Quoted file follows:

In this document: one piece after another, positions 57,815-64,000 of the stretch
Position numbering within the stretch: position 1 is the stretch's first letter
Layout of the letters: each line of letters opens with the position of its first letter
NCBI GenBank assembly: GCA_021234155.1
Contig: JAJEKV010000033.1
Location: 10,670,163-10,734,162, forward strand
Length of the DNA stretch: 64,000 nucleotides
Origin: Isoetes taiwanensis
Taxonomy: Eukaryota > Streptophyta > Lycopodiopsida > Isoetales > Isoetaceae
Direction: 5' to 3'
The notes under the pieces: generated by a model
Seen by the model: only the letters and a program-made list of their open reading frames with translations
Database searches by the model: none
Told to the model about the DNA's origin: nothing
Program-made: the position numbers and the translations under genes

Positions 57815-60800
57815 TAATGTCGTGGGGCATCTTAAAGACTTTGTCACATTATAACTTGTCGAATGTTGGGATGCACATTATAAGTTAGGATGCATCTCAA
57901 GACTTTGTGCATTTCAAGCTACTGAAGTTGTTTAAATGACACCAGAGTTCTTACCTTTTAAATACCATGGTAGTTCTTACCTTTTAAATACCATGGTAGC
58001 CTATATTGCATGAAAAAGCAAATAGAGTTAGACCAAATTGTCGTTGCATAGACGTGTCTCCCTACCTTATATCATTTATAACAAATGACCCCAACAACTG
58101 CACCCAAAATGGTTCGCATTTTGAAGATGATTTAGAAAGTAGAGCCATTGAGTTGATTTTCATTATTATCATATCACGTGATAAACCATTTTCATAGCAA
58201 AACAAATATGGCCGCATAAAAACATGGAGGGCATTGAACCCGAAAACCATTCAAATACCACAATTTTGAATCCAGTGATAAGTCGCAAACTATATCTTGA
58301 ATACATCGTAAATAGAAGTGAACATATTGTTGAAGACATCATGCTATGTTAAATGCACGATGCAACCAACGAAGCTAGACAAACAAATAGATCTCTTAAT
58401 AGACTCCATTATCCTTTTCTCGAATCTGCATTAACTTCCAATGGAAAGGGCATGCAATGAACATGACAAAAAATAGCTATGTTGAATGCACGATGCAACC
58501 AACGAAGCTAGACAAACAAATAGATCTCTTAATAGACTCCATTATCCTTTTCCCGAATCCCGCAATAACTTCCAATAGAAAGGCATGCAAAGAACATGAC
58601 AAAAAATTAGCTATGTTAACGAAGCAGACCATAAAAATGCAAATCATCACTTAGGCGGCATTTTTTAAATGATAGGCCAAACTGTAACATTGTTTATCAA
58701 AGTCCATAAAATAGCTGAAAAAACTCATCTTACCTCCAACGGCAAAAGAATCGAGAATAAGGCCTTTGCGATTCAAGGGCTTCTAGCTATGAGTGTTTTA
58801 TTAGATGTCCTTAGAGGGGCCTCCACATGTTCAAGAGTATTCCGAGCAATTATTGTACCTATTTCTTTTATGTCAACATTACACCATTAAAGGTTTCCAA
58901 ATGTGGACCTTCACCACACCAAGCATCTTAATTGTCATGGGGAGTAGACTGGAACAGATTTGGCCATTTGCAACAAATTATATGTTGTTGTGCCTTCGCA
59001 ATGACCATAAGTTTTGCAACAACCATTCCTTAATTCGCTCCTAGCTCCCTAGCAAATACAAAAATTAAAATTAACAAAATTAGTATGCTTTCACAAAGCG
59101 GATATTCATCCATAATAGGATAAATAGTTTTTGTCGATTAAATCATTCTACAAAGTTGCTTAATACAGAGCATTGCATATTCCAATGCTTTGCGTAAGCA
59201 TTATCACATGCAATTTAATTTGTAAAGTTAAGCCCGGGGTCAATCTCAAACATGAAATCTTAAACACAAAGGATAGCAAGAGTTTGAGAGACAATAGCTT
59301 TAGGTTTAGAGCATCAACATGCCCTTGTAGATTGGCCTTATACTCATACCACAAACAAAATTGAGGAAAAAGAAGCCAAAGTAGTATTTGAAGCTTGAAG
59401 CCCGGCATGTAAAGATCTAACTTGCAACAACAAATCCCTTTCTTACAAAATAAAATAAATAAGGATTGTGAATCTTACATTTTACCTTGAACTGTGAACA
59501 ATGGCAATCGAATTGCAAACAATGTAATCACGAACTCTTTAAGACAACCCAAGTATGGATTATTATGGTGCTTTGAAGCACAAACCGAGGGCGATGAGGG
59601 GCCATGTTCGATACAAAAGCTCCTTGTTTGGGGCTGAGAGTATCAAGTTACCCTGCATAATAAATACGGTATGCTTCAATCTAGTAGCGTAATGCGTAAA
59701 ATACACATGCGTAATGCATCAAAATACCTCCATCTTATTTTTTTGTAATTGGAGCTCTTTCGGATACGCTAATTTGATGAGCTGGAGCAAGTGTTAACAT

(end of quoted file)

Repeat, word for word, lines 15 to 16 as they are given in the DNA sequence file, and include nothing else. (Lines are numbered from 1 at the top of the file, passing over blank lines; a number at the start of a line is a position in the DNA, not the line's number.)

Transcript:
Program-made: the position numbers and the translations under genes

Positions 57815-60800